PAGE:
September brings with it the tail end of summer. You may have enjoyed summer by staying up late, going to parties, and hanging out with friends. And in September, it can be tempting to keep these activities going. But this can present potential challenges for your Sober September. However, after a fun-filled summer, you may discover that you are more than ready and willing to take a break from alcohol.
Also, you don't have to wait for a sober month challenge to arrive in order for you to go booze-free. You can participate in your own sober month whenever you'd like that fits with your schedule. For example, if you have an event on the fifth of September that you know you might want to drink at, you can start your sober month after you attend and of until the fifth of the next month. You can even start in the summer and do a Dry July. Find a month and time that works for you.
Are you up for the challenge? Whether you're ready to make the booze-free lifestyle change or think that it may be an interesting new challenge, there are some things you can keep in mind to help you reach your Sober September goals.
Get Loved Ones Involved
Tell your friends and loved ones that you want to participate in Sober September. Ask if they'll join you in your sobriety and fundraising efforts. The more people you get involved the greater sense of community support you can create. And, together, you may be able to raise even more funds for a good cause. Your Sober September group can also get together to plan booze-free hangouts and activities that can add a little extra fun to the end of your summer.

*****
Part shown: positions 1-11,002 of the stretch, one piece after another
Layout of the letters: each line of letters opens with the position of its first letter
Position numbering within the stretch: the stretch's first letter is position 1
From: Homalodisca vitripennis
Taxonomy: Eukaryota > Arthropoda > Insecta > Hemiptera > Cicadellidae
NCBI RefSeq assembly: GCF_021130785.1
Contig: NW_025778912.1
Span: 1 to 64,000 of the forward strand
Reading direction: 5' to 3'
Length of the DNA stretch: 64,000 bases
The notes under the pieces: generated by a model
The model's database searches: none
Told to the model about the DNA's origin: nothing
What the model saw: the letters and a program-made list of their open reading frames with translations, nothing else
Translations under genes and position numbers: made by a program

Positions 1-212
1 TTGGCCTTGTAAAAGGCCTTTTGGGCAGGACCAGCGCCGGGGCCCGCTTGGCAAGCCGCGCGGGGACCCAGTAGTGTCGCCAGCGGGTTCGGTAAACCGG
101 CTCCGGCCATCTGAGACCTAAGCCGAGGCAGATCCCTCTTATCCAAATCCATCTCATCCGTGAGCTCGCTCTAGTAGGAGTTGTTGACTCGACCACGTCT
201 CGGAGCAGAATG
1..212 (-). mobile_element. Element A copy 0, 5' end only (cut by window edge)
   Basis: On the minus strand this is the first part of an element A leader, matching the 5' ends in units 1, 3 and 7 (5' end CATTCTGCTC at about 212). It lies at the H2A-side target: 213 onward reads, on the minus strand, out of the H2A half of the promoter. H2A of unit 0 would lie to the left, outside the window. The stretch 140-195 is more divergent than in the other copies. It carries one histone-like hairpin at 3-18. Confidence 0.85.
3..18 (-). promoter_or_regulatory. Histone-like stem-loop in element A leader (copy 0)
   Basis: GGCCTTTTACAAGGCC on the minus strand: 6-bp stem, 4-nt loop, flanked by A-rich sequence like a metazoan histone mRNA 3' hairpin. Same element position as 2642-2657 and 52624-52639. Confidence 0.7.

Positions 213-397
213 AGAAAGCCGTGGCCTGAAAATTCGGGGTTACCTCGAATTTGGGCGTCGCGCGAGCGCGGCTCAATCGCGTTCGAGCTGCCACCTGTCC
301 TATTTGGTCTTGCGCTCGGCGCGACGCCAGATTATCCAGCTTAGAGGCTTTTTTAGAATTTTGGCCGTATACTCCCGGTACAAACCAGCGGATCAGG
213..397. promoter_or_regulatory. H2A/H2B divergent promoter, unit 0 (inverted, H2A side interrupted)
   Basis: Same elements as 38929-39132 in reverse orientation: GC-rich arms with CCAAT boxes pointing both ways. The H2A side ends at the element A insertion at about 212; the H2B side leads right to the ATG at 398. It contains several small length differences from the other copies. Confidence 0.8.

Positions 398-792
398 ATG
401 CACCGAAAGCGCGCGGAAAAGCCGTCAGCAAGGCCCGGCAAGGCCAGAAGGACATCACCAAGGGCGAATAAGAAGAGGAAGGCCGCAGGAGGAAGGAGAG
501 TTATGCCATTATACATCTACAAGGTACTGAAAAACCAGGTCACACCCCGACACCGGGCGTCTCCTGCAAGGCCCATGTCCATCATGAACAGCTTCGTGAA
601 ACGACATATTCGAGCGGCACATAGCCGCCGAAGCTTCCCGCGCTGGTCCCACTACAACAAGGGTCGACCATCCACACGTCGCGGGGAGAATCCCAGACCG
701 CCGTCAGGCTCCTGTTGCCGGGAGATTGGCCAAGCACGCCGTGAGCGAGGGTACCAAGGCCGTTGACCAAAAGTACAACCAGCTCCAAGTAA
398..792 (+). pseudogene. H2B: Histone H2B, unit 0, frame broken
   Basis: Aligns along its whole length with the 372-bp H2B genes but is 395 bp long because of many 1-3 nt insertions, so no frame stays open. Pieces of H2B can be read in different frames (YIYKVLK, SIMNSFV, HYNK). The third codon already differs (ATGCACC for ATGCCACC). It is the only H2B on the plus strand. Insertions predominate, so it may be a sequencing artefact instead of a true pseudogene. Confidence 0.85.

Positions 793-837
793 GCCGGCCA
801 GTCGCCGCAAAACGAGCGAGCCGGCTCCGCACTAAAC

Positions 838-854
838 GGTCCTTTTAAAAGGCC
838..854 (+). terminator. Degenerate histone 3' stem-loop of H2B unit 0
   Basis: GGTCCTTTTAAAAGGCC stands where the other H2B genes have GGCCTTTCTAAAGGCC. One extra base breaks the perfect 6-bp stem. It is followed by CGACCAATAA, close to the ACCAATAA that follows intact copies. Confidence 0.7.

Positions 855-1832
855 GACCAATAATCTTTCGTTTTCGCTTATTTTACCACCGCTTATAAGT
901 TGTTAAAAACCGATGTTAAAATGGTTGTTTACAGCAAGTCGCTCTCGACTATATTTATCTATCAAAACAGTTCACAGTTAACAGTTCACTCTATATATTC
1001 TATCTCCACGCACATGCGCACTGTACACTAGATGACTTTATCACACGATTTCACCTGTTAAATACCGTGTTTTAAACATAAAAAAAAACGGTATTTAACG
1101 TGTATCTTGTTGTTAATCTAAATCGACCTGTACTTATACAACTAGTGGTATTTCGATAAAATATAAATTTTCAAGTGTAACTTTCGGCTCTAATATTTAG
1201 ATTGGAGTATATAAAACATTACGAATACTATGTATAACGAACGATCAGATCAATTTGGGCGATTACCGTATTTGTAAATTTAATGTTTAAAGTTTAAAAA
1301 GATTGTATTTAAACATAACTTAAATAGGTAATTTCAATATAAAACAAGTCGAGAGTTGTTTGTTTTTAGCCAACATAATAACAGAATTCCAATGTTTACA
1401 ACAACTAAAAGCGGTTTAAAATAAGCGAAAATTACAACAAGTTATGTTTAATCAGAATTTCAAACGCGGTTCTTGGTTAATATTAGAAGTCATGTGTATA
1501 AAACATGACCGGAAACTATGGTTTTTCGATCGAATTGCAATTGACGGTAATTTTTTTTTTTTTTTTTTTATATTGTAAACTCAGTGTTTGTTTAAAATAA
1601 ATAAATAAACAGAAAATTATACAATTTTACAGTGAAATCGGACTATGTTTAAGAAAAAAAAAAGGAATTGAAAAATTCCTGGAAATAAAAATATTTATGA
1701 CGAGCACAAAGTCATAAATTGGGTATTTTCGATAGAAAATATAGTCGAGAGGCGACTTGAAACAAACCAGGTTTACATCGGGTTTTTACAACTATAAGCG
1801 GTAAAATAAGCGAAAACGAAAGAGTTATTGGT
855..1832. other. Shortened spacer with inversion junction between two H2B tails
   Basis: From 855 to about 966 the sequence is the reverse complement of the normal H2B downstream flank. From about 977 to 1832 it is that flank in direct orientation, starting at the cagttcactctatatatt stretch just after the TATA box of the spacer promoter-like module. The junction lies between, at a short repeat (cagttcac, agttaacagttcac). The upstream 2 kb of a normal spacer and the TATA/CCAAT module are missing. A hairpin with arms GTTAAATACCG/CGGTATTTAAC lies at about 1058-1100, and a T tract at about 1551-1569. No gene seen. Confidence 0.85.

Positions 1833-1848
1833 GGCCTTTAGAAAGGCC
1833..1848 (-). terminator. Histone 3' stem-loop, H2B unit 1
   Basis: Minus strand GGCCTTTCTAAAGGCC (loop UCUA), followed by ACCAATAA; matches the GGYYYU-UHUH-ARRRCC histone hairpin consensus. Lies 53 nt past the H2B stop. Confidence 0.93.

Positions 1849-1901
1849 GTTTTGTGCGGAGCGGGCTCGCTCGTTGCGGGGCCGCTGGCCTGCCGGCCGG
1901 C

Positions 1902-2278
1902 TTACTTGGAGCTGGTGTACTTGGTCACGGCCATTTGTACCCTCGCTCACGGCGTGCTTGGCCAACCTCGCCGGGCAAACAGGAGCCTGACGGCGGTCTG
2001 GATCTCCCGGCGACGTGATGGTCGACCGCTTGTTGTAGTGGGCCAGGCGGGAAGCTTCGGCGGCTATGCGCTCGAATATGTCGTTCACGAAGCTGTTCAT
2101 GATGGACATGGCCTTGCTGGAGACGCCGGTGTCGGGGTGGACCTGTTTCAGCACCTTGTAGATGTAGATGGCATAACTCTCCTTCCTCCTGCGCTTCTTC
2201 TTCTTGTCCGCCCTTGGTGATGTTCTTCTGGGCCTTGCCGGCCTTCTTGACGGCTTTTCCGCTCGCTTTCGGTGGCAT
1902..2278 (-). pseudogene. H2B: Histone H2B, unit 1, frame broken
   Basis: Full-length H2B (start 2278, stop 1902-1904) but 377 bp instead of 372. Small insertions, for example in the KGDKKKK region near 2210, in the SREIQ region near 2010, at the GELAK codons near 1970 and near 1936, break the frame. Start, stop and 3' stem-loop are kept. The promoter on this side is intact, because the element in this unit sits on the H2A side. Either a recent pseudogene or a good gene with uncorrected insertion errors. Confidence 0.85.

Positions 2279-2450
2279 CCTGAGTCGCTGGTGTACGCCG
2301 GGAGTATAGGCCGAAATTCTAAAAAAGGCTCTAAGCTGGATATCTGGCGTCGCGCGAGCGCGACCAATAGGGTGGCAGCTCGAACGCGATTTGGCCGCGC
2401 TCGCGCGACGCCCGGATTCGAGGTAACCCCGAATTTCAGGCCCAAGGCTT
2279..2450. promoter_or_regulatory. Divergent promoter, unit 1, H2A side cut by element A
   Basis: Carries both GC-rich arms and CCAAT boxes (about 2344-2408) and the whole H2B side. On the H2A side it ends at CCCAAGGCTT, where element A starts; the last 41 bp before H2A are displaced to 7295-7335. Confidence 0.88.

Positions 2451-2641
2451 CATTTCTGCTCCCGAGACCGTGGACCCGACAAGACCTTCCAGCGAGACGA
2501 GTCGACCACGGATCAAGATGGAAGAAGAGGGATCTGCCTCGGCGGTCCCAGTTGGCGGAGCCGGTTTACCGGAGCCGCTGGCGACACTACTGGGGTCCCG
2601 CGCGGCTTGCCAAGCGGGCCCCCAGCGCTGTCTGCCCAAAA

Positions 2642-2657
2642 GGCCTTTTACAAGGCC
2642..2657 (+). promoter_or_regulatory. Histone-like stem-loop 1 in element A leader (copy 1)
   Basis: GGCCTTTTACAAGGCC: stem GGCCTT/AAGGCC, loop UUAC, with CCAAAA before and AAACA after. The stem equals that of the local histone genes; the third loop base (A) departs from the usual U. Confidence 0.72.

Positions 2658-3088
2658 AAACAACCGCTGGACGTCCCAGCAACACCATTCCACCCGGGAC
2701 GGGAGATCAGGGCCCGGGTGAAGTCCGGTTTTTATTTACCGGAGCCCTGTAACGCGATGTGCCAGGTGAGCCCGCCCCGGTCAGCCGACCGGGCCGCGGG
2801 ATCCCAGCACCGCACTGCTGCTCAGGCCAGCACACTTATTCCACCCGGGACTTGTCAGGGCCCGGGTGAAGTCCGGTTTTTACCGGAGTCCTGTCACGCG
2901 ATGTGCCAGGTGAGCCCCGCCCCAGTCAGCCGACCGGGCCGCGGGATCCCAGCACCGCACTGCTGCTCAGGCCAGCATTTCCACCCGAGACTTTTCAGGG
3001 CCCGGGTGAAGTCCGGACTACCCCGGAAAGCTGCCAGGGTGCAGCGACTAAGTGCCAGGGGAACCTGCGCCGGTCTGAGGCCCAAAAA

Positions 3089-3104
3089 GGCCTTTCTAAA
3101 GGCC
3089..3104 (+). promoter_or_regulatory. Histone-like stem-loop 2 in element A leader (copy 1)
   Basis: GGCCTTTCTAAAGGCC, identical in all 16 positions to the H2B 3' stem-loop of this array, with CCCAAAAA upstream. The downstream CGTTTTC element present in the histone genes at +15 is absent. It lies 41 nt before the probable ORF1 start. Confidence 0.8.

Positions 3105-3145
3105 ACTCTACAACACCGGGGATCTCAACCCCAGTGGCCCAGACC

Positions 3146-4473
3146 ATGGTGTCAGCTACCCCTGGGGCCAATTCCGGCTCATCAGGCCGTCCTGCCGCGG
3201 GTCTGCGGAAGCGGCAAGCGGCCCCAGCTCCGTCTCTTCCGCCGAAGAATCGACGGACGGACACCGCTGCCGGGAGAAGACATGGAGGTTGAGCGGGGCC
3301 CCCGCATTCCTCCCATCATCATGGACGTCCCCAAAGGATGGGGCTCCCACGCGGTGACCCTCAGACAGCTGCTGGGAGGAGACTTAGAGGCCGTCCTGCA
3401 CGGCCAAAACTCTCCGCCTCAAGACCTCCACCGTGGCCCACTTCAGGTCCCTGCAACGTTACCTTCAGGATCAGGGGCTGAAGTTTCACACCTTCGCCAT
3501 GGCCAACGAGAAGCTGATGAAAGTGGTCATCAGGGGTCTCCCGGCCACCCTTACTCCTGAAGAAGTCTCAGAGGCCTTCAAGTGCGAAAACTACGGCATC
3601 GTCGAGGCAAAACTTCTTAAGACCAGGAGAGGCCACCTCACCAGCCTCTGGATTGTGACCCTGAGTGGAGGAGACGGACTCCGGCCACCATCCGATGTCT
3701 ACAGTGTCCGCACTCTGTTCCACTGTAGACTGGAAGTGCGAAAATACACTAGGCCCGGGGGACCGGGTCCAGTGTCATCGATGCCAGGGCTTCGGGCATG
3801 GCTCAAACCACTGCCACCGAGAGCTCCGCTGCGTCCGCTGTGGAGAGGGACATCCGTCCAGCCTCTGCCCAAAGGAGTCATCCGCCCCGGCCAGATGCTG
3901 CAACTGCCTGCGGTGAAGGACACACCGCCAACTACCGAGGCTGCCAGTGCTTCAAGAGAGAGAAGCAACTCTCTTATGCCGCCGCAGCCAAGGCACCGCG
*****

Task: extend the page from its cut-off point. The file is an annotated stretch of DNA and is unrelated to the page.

Prepare Yourself for Events
You don't have to avoid social gatherings during your sober month. However, you might find it helpful to prepare yourself beforehand. You may be in an environment where others are drinking and constantly asking you if they can get you a drink of your own. In these situations, it can be helpful to think of some phrases to say to explain why you are refusing a drink. You can even practice these at home before you arrive either by saying them out loud or just brainstorming different things to say. Some phrases you might find helpful are: